Where does it go? Wherever FAFSA tells you, because where the money goes isn't as important as the fact that you have to pay it back, and often. Students are in debt for years. People are still paying loans into their 30s or 40s, depending on the size of the loan/interest/cost of schooling. That's a lot of gold to be tossing into that whirlpool.

So, exactly how much are students expected to pay back? According to The Institute For College Access and Success, (which keeps track of statistics like this to wave in Congress's face to show them how they're inhibiting their own rising generation), in 2014, 69 percent of college seniors graduated with debt. Within that 69 percent, the average amount borrowed is about $30,000. In 2015, according to The Wall Street Journal, this spiked up to more than $35,000. Indeed, the trend since 2004 shows that each successive year of graduates is accruing more and more debt.

Why? Short answer: the economy. Because of inflation, school tuition is going up. But because the economy is still staggering around on spindly little chicken legs, student aid grants coming from places like FAFSA aren't keeping up with the demand. There's too much to pay, and too little to cover it because there's too little to go around. Hence all the "FAFSA gave me fourteen dollars this semester," memes. And the sad thing is, that's not even much of a joke.

I'll put it in perspective. A senior in my department was accepted to the School of Visual Arts in New York. A great school, with a great curriculum, and huge out-of-state tuition. Specifically, $30,000 a year, PLUS room and board, PLUS all the other little things you'd have to pay for, like off-campus dining and the subway. The total after all that's added together? Over $56,000. And financial aid was willing to spot this senior a grand total of $10,000.

That much money is a lot to ask of anyone, not even looking at the fact that the $10,000 aid probably comes with a lot of stipulations, such as remaining a full-time student. (Read the fine print so you don't accidentally screw yourself). There's also the small fact that it has to be paid back at some point. So if you're taking, at minimum, a $10,000 loan (which is pretty generous, by the way,) every year for four years, you've got a five-figure sum plus interest you're paying back.

If you go Super Senior, then it gets worse because credit prices get jacked up for part-time students. You can actually end up paying more for ten credits than you would've paid for fifteen.

I suppose it could be worse. This person could have wanted to go to medical school and incur up to $170,000 in student debt, which is mind boggling. Just imagine someone putting a gun to your head and saying you had ten years to pay back $170,000. Would you cry? Because I'd cry.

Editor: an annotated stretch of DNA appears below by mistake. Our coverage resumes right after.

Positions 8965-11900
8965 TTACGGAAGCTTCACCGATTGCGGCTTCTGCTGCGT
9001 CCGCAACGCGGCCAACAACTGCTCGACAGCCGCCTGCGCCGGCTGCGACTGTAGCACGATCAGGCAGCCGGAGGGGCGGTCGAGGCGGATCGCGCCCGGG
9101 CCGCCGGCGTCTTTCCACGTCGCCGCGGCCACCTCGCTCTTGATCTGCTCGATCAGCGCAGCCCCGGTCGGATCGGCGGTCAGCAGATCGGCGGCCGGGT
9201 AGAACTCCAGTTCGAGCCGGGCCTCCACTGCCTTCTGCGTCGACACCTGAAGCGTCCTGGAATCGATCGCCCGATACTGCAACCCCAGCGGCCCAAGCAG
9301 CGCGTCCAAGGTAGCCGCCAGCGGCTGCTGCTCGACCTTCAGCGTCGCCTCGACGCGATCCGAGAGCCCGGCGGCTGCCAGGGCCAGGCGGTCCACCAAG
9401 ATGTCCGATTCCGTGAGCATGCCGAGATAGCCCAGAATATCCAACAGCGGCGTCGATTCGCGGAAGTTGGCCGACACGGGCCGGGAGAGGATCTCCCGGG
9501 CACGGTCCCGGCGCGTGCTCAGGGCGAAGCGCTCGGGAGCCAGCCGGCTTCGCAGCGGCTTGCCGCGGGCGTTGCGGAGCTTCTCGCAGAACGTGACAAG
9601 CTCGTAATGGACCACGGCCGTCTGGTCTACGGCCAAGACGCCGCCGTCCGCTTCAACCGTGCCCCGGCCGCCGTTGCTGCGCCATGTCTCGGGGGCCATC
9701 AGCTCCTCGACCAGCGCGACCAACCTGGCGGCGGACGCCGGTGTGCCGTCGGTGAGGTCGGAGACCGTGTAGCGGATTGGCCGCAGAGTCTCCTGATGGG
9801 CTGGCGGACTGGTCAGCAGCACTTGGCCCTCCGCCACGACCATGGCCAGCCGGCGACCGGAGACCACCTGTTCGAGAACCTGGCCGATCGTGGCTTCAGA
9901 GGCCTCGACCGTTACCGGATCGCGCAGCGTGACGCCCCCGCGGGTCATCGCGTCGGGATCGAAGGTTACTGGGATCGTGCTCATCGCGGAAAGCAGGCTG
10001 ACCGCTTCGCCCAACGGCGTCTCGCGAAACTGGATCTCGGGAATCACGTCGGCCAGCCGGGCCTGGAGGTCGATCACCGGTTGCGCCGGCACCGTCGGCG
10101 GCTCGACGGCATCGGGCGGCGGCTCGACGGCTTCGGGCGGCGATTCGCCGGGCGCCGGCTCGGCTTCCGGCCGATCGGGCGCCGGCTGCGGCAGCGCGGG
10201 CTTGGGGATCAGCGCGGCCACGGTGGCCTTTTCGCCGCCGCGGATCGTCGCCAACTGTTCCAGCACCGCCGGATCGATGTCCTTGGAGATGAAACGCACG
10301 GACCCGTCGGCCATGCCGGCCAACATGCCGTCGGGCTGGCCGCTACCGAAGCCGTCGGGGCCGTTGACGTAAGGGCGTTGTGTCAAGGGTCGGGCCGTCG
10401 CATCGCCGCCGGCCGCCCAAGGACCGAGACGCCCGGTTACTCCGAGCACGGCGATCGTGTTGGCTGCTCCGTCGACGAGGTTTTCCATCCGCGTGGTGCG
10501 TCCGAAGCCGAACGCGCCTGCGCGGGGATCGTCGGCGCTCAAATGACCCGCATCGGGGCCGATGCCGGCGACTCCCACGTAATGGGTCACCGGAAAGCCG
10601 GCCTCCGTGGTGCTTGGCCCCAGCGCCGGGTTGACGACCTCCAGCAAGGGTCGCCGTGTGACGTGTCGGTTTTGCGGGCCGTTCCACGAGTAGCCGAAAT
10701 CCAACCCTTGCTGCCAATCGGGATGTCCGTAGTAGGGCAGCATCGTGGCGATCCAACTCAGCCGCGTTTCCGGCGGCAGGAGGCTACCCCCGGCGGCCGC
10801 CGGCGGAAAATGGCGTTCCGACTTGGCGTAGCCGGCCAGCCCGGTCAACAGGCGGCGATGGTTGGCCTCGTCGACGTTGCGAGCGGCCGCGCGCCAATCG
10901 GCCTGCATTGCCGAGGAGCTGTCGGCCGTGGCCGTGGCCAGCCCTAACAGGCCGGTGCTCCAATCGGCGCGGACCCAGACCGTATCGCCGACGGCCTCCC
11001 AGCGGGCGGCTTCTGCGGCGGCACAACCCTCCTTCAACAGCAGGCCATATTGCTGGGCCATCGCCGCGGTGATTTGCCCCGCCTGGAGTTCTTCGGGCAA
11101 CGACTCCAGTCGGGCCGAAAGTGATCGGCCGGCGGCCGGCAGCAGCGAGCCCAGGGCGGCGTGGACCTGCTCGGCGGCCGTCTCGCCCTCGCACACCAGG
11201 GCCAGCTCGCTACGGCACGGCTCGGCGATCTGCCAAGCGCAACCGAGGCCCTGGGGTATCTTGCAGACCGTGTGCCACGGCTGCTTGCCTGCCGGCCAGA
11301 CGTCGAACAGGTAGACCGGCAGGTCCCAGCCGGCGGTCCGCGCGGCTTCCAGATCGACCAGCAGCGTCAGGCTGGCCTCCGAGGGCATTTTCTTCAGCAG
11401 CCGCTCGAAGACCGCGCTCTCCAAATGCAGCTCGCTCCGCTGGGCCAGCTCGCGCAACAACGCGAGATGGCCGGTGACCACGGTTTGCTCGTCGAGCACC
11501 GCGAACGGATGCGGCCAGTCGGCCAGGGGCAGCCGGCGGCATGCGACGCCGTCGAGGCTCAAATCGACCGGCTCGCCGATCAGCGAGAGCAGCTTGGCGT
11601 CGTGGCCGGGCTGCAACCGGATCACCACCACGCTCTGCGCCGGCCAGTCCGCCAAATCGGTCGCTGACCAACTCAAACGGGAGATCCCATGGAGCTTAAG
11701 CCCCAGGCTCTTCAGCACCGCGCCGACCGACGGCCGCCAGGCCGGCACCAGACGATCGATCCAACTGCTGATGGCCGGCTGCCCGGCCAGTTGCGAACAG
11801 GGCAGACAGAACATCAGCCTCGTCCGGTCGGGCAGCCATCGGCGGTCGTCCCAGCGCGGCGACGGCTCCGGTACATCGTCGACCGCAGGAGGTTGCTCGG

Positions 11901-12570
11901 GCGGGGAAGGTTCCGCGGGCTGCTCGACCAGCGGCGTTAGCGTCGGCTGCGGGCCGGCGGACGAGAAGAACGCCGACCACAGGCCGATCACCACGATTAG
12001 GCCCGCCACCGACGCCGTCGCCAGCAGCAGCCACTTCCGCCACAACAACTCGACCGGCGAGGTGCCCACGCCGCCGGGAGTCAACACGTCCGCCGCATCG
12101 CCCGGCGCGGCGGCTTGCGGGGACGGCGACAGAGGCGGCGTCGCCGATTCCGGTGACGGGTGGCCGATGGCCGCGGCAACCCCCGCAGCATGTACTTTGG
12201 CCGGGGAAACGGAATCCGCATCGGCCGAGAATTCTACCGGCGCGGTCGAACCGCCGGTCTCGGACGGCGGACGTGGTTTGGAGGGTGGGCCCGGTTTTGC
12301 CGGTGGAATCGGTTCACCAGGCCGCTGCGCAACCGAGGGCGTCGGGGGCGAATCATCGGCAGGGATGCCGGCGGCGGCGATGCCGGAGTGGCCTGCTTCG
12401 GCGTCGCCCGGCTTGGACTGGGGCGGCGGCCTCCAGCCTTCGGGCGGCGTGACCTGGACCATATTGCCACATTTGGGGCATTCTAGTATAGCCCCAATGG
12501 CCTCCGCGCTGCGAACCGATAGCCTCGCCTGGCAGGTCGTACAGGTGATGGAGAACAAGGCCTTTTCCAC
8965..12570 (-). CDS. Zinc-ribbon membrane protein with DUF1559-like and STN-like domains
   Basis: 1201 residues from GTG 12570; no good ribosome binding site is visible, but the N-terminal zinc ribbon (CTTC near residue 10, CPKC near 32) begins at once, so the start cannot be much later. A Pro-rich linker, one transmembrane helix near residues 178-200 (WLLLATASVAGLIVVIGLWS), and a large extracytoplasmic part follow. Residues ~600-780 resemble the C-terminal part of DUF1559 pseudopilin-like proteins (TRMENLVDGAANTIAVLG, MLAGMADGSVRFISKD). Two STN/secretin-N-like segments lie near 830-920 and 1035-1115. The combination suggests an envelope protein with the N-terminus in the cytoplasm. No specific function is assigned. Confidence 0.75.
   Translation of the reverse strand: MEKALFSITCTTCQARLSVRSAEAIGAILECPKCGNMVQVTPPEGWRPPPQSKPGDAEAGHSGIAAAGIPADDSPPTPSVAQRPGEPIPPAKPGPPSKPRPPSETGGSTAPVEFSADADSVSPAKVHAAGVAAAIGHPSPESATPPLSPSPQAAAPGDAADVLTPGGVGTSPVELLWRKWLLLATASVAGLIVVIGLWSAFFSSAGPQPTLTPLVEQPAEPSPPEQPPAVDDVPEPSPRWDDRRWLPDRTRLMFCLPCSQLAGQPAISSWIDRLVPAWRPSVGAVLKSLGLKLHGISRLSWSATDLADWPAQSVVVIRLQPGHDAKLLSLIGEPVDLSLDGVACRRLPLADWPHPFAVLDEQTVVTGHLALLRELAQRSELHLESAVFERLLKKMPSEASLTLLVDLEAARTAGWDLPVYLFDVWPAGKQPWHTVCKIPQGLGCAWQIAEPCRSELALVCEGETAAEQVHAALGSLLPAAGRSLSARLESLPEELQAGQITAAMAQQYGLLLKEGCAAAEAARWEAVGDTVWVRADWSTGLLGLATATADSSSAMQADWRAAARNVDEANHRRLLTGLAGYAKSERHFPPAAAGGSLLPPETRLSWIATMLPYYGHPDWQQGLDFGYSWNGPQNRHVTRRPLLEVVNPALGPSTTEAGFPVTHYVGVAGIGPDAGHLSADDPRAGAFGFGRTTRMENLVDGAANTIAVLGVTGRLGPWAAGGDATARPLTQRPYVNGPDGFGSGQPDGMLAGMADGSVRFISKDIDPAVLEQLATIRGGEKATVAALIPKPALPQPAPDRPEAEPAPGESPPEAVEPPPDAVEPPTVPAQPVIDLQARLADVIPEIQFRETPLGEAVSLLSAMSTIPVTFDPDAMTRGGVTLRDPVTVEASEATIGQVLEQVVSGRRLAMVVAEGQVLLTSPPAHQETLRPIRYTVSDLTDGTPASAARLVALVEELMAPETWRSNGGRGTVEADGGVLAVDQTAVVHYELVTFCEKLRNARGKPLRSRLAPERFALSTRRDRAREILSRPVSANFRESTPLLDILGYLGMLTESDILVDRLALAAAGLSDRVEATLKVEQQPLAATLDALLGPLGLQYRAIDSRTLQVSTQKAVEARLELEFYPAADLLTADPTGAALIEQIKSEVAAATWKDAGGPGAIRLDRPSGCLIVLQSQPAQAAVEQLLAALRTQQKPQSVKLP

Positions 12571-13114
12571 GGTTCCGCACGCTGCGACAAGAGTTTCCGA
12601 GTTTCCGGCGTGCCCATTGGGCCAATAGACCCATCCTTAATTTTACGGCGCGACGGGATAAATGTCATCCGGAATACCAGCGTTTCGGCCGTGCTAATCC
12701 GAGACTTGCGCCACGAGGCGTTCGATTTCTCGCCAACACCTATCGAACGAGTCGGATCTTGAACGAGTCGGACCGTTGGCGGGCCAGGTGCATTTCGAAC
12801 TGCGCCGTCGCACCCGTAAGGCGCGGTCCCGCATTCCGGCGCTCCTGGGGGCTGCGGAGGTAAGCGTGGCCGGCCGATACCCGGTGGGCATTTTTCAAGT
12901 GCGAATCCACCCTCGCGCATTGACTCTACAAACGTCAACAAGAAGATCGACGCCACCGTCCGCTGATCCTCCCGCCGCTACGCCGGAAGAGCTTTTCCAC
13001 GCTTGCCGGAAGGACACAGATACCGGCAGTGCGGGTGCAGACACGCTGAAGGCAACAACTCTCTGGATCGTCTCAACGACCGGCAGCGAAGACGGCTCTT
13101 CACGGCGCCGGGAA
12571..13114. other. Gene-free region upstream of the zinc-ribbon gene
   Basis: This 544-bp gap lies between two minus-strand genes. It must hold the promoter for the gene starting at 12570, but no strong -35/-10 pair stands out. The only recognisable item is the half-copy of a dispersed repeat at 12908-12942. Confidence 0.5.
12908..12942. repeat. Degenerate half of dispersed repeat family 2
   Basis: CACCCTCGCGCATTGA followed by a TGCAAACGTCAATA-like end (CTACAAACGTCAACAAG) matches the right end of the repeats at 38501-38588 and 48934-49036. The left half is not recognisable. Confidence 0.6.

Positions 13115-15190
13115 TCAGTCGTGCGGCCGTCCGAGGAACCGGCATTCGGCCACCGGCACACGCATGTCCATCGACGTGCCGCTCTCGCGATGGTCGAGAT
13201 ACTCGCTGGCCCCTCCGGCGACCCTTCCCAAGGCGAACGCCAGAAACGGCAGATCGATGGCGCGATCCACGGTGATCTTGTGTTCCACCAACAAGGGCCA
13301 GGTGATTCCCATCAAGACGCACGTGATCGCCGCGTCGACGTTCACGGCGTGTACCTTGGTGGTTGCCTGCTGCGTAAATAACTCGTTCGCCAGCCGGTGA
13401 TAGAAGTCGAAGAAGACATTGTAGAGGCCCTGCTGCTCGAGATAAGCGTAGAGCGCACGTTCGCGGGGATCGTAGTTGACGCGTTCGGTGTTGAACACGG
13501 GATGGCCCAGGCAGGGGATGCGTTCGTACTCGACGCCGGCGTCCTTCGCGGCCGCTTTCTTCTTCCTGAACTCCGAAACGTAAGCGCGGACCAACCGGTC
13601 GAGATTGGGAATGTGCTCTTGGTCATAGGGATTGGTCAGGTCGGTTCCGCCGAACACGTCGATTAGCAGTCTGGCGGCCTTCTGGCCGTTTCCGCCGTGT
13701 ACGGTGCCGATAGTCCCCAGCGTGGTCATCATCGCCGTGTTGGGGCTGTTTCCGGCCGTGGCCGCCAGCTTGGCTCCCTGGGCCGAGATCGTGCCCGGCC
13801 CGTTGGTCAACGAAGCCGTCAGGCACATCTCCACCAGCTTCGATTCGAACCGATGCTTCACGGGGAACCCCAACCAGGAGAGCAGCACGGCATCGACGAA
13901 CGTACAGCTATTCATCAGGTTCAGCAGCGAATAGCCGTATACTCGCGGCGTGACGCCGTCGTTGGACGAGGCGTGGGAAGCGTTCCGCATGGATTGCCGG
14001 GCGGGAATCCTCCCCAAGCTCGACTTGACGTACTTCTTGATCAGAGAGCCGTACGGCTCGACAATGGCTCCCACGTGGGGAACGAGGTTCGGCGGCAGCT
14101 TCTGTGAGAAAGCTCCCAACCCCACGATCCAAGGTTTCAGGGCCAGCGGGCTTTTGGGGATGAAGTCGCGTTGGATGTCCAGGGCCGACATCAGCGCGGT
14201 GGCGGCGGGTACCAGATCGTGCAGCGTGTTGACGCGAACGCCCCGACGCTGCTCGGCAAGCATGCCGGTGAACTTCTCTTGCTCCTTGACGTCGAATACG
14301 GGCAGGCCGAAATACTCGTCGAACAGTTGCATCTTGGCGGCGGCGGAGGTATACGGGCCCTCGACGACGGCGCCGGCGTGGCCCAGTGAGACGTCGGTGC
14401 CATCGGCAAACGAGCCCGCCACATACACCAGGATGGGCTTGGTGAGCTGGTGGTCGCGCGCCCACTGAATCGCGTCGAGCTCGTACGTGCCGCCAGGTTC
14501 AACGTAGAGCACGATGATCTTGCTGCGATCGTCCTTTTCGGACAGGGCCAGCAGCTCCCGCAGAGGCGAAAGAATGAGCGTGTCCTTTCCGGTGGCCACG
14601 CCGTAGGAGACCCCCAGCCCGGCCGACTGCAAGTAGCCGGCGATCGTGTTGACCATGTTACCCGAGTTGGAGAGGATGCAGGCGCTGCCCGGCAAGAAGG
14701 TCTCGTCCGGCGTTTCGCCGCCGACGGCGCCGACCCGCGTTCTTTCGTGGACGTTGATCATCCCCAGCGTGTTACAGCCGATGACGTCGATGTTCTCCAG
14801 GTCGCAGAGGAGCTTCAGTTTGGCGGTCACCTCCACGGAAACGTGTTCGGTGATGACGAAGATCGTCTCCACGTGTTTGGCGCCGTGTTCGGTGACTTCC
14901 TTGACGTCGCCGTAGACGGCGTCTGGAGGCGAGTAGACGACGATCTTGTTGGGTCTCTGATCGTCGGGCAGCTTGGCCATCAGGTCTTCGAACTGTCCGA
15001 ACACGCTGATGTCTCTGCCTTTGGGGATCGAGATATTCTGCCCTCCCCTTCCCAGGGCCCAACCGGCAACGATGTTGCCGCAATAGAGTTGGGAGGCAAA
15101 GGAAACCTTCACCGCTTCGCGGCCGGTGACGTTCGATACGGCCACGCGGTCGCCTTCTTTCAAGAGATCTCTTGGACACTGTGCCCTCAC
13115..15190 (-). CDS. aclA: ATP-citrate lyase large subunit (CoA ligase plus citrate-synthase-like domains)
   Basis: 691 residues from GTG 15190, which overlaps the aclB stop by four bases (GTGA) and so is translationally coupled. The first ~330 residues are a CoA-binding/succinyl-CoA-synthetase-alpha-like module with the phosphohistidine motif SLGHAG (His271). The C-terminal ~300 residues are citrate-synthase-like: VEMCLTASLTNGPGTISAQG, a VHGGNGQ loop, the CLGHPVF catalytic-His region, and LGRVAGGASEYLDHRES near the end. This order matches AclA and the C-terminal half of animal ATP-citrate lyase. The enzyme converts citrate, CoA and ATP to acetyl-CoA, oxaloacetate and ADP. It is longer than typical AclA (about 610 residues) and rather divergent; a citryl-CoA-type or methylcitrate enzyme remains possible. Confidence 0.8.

So let's talk about that, paying it back. We all have to, eventually, and to pay it back you need the money to do so. And to get that money you need a job. And to get a job there need to be: A) job openings, and B) job openings that do not expect grads with degrees to work fifty hours a week for less than $10 an hour.

And as much as our parents tell us to, "pound the pavement and knock on some doors," like it's still 1976 and that's a thing that people can still do, it's becoming more and more difficult to find a job out of college that actually utilizes our degree and pays moderately well.

Here's another story, this time from a member of the class of 2014. It was their first summer out of college and they had that debt to pay off, so they decided to get a job immediately to get a jump on those payments. Problem is, most employers want an inordinate amount of experience for entry level jobs; "2 years prior experience in serving tables," is a real thing I have read. So here they are, fresh out of college with a degree and a resume, and they end up pulling a customer service gig for the first eight months until they get their break.

And that's what we all need to get the ball rolling on those payments; we need that one job that gets us in the door. For some people, (the ones blessed by angels), that job is right out of the graduation gate. For others, it's a few months later, and for others still it can take years to find something that sticks.

This doesn't even count the people that don't graduate and still have loans to pay back, a section of the student debt crisis that goes largely unnoticed. Imagine the problems listed above and having to solve them without a bachelor's degree.

There is one bright spot in all of this, however, and while it doesn't solve the problem, it does lessen it. Again according to The Wall Street Journal, graduates who are landing those big-break jobs are making pretty good salaries. An average of $50,000 a year kind of good. And while no student-loan debt is better than manageable student-loan debt, at this point, in this economy, with the amount of stress our generation is under?

Let's take what we can fucking get, honestly.